Norman Leo HALLORAN

Poppy

HALLORAN, Norman Leo

Service Number: N199946
Enlisted: 14 November 1941
Last Rank: Private
Last Unit: 9th Infantry Battalion AMF
Born: Gulgong NSW, 11 April 1916
Home Town: Gulgong, Mid-Western Regional, New South Wales
Schooling: Not yet discovered
Occupation: Ploughman
Died: Died of wounds, Bougainville, 5 February 1945, aged 28 years
Cemetery: Port Moresby (Bomana) War Cemetery, Papua New Guinea
Cemetery A4 B, 18
Memorials: Australian War Memorial Roll of Honour
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World War 2 Service

3 Sep 1939: Involvement Private, SN N199946
14 Nov 1941: Enlisted Private, SN N199946, 9th Infantry Battalion AMF
14 Nov 1941: Involvement Australian Military Forces (Army WW2), Private, SN N199946, 9th Infantry Battalion AMF
14 Nov 1941: Enlisted Australian Military Forces (Army WW2), Private, SN N199946, 9th Infantry Battalion AMF

Non Warlike Service

23 Mar 1943: Embarked Private, SN N199946, 9th Infantry Battalion AMF, Embarked Duntroon Townsville Disembarked Port Morseby
29 Mar 1943: Embarked SN N199946, 9th Infantry Battalion AMF, M/O to 9th Infantry Battalion - Embarked per SS Canberra
28 Aug 1944: Embarked Private, SN N199946, Port Moresby - Disembarked Cairns Embarked 'Katoomba' Cairns and Disembarked Madang

World War 2 Service

20 Nov 1944: Embarked Private, SN N199946, Embarked 'Santa Monica' Madang Disembarked Bougainville
5 Feb 1945: Wounded Private, SN N199946, Evacuated to 11 Field AMB (GWS - rifle - abdomen, perforated rectum and bladder)
Date unknown: Discharged Australian Military Forces (Army WW2), Private, SN N199946, 9th Infantry Battalion AMF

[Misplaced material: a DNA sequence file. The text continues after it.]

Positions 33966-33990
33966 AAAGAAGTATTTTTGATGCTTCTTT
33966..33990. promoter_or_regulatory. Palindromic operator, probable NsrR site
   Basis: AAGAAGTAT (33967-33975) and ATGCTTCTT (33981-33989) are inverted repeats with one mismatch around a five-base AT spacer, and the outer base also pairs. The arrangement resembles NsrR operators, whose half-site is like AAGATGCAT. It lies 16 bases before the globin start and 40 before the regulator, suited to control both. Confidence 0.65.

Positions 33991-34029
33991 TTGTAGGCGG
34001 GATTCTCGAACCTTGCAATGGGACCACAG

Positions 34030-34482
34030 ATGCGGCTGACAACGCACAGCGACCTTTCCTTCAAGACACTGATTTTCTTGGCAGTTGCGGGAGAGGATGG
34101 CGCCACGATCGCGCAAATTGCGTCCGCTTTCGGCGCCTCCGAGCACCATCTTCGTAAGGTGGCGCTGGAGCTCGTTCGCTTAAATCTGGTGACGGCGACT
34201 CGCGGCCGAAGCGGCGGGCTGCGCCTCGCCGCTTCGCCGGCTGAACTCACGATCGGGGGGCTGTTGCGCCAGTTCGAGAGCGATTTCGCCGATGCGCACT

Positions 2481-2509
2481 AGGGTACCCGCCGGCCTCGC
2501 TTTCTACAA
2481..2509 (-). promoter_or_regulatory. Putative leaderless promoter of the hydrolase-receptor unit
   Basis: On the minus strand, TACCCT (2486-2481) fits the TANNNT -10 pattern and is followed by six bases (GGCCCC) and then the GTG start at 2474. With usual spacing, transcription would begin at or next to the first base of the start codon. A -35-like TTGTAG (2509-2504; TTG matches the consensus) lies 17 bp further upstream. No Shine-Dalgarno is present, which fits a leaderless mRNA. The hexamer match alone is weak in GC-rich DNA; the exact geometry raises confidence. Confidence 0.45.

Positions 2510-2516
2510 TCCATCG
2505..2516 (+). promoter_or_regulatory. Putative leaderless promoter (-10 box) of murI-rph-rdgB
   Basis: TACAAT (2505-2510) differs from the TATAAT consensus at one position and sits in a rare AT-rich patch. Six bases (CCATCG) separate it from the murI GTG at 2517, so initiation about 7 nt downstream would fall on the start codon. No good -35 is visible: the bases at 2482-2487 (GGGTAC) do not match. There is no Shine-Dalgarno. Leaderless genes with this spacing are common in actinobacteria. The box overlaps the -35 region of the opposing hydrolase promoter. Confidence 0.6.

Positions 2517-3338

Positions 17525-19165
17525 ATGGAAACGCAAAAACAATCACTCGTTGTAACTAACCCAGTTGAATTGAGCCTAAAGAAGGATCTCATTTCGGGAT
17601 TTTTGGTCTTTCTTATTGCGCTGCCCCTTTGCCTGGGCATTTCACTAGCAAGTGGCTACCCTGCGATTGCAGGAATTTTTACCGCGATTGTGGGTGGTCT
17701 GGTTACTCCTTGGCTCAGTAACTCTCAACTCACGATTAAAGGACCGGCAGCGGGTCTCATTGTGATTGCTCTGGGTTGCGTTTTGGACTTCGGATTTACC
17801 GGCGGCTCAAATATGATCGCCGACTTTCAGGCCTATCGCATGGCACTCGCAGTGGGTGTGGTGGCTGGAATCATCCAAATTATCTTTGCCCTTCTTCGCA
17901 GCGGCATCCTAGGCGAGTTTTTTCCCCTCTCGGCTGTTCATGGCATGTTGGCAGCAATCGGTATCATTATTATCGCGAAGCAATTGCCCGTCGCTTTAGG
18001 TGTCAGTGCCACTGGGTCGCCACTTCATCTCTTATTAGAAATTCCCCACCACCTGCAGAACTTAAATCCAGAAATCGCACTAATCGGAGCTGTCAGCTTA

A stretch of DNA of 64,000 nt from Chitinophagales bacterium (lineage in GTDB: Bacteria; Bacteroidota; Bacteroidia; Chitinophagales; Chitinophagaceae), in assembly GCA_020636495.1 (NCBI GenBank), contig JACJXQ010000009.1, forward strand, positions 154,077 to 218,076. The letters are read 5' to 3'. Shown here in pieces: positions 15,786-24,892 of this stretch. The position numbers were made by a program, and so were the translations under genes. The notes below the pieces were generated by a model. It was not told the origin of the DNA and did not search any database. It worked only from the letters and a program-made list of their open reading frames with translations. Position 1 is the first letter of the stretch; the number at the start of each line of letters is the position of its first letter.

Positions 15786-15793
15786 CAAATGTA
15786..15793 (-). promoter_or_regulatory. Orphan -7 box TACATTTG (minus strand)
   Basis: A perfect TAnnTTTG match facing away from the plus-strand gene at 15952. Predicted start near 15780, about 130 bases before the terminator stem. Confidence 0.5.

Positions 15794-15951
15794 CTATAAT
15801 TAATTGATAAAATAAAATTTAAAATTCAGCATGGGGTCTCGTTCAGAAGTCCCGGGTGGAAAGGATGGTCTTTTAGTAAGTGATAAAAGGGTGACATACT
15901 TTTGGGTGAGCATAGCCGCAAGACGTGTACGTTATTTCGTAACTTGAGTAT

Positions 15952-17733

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Biography contributed by Noeline Knight-Gill

Shot by a sniper during a march, and according to another soldier serving with him, he told medics to save others, instead of him. He later died from rifle wounds to the abdomen, perforated rectum and bladder. After moving his body three times he is now buried in Port Moresby (Bomana) War Cemetery A4 B 18. (Originally buried in the Field - Map ref: 778794, then reburied in Torokina War Cemetery - Plat B row A, Grave 8).

Norman was very enterprising. One day while working, he tore his trousers and he mended them using some hairs from a horse tail. He always carried a needle.

He was a Ploughman at Guntawang, Gulgong NSW - now a famous horse stud. One day while ploghing a man from Forbes, NSW pulled up and watched him for quite a while. THis man was so impressed by his straight ploughing that he went home and wrote a letter, address it to 'The Ploughman of Guntawang' and offered him a jonb. He didn't take it.,

Harold (his brother) and Norman were both called up at the same time and left Molong on the same night. They were in training camps together at Maitland, Greta and Queensland. They were both in New Guinea at the same time, although in different companies.

When children, Norman and Harold were never allowed to have a gun on their property, so they went out and bought one and left it hidden in a stump and used it when their father wasn't around.

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